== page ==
And it’s not as if this company was strong to start with. AMC took a beating during the Covid-19 pandemic, and it’s best known over the last few years as a nostalgic meme stock more than anything.

Nostalgia certainly has its place, but not when you’re an investor. You can’t hold on to a stock just because the company gave you warm fuzzy feelings when you were a kid.

Revenue in the fourth quarter was $1.1 billion, up from $990 million a year ago. AMC also reduced its losses from $287.7 million and $2.64 per share in Q4 2022 to $182 million and 83 cents per share in the most recent quarter.

AMC is still saddled with a massive amount of debt ($4.6 billion). It announced plans to sell $250 million in shares to pay some of that off, but that also resulted in share dilution that sent AMC down 15% last week.

In all, AMC is down 50% in 2024. It gets an “F” rating in the Portfolio Grader.

GameStop (GME)

GameStop Stock: Is The Tide Turning For GME Stock?

Source: Shutterstock

Speaking of meme stocks and nostalgia, let’s talk about GameStop (NYSE:GME). GameStop is the original meme stock that was the subject of a correctly titled film, Dumb Money, in 2023.

Dumb Money documented the 2021 GME short squeeze that was fueled by social media and retail investors who saw an opportunity to squeeze hedge fund investment firms that had been shorting GameStop stock in anticipation of continued drops.

The squeeze resulted in massive gains for GME stock, but they only lasted for days before the entire house of cards collapsed.

But that’s history. Investing should be about the present and anticipating the future, and both of those look weak for GameStop shares.

Fourth-quarter revenue was $1.79 billion, down from $2.22 billion in the same quarter a year ago. Earnings were up slightly, to $63.1 million and 21 cents per share from $48.2 million and 16 cents per share.

Wedbush Securities analyst Michael Pachter lowered his price target for GME from $6 to $5 following the earnings report. Even that may be optimistic.

GameStop stock is down 35% in 2024 and gets an “F” rating in the Portfolio Grader.

Mullen Automotive (MULN)

In this photo illustration, the Mullen Technologies (MULN) logo is displayed on a smartphone screen

Source: rafapress / Shutterstock.com

I’ve written a few times in the last several months about Mullen Automotive (NASDAQ:MULN) in an attempt to warn investors away from this EV stock.

It’s not like I enjoy pointing out the company’s flaws. But I think it’s important to sound a loud and clear alert that this is a company to avoid.

Consider that Mullen only delivered 396 vehicles in the fourth quarter of 2023. Or that the stock dropped by more than 99% in the last 12 months.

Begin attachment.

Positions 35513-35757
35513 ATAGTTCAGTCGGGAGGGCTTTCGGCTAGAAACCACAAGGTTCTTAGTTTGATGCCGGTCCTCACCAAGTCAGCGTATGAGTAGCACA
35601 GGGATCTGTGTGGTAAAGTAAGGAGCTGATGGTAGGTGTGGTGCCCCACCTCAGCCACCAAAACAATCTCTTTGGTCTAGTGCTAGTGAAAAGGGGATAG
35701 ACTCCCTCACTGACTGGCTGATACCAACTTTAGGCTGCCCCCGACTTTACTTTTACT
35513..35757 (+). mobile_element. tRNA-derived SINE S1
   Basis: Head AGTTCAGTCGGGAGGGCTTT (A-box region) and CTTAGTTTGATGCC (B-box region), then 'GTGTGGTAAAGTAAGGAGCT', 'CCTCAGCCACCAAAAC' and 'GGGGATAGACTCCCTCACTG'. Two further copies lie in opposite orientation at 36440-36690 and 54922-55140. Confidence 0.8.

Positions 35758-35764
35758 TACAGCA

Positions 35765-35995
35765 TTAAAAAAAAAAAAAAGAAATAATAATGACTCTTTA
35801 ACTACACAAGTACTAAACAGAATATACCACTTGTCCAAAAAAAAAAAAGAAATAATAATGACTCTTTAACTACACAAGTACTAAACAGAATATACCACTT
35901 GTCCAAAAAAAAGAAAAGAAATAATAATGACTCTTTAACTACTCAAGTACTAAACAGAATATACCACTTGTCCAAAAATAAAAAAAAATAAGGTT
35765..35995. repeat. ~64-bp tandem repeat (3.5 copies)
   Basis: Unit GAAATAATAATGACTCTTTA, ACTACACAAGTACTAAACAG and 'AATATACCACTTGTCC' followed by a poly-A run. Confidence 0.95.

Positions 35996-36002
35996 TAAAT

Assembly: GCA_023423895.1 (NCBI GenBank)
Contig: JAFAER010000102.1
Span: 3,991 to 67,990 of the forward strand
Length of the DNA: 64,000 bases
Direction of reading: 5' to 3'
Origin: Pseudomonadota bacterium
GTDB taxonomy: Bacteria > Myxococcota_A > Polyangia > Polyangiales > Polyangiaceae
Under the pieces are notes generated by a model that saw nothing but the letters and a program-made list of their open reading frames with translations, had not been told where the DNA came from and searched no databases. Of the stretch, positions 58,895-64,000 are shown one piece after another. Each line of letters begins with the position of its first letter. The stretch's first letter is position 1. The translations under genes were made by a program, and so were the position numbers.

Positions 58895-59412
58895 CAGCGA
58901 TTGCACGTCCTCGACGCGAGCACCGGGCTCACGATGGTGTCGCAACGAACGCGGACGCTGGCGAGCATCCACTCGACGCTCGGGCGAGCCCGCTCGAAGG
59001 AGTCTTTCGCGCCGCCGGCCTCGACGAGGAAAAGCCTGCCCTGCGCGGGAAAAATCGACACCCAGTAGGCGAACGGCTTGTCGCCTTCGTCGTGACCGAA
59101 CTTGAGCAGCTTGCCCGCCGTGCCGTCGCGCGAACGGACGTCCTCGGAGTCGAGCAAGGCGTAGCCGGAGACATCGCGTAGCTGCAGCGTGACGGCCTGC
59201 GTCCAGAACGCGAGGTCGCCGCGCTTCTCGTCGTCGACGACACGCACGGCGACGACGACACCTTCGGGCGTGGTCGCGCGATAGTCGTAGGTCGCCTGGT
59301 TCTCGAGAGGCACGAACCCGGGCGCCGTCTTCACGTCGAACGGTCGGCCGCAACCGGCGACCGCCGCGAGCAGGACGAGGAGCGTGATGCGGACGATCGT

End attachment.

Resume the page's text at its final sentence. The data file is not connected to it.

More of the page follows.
Mullen has gone to incredible lengths to try to keep on a major index and avoid Fisker’s fate. But in doing so the company executed three reverse stock splits in 2023, including a 1-for-100 split in December.

And even then, I’m not convinced that MULN will remain more than $1 per share for much longer.

Mullen’s only hope aside from a fourth reverse split is that its pivot to commercial EVs will give it an opportunity to avoid total collapse. It’s not a bet I’m willing to make.

MULN stock is down 68% in 2024 and continues to carry a well-deserved “F” in the Portfolio Grader.

Hertz Global Holdings (HTZ)

Image of Hertz (HTZ) branded store comprised of grey materials

Source: Eric Glenn/Shutterstock.com

Hertz Global Holdings (NASDAQ:HTZ) is a vehicle rental company that operates as Hertz, Dollar Rent a Car, Firefly Car Rental and Thrifty Car Rental.

Hertz has been plagued by bad decisions that should leave investors wary.

Following the Covid-19 lockdowns that crippled the auto rental industry, Hertz bet big on EVs, hoping that the fleet would be appealing to customers. But when Tesla (NASDAQ:TSLA) cut prices on its cars across the board and other EV makers followed suit, Hertz was left with a high-priced fleet with a much weaker resale value.

Now Hertz is looking at cutting its EV fleet from 60,000 to 20,000, taking a $245 million charge in depreciation and repairs and recording its biggest quarterly loss ($348 million) since the Covid-19 pandemic.

Now that CEO Stephen Scherr stepped down, investors may be tempted to give Hertz another chance to get it right. But I don’t recommend it. HTZ stock is down 26% in 2024 and gets an “F” rating in the Portfolio Grader.

On the date of publication, neither Louis Navellier nor the InvestorPlace Research Staff member primarily responsible for this article held (either directly or indirectly) any positions in the securities mentioned in this article.